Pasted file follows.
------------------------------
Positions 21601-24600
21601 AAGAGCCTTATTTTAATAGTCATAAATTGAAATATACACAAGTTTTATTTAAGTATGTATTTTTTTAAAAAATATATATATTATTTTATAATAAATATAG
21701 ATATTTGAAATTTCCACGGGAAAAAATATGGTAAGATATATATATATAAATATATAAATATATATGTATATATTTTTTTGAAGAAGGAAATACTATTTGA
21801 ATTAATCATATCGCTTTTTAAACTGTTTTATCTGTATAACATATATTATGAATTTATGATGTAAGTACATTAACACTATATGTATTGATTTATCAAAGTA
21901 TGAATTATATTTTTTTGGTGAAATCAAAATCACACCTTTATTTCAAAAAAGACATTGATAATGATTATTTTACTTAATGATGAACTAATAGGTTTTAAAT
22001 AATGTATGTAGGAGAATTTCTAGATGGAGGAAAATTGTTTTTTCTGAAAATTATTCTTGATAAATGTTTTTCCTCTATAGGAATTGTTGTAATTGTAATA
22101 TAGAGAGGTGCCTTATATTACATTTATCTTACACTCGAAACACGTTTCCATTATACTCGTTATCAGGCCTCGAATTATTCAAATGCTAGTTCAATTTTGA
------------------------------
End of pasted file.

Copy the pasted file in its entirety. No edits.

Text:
Positions 21601-24600
21601 AAGAGCCTTATTTTAATAGTCATAAATTGAAATATACACAAGTTTTATTTAAGTATGTATTTTTTTAAAAAATATATATATTATTTTATAATAAATATAG
21701 ATATTTGAAATTTCCACGGGAAAAAATATGGTAAGATATATATATATAAATATATAAATATATATGTATATATTTTTTTGAAGAAGGAAATACTATTTGA
21801 ATTAATCATATCGCTTTTTAAACTGTTTTATCTGTATAACATATATTATGAATTTATGATGTAAGTACATTAACACTATATGTATTGATTTATCAAAGTA
21901 TGAATTATATTTTTTTGGTGAAATCAAAATCACACCTTTATTTCAAAAAAGACATTGATAATGATTATTTTACTTAATGATGAACTAATAGGTTTTAAAT
22001 AATGTATGTAGGAGAATTTCTAGATGGAGGAAAATTGTTTTTTCTGAAAATTATTCTTGATAAATGTTTTTCCTCTATAGGAATTGTTGTAATTGTAATA
22101 TAGAGAGGTGCCTTATATTACATTTATCTTACACTCGAAACACGTTTCCATTATACTCGTTATCAGGCCTCGAATTATTCAAATGCTAGTTCAATTTTGA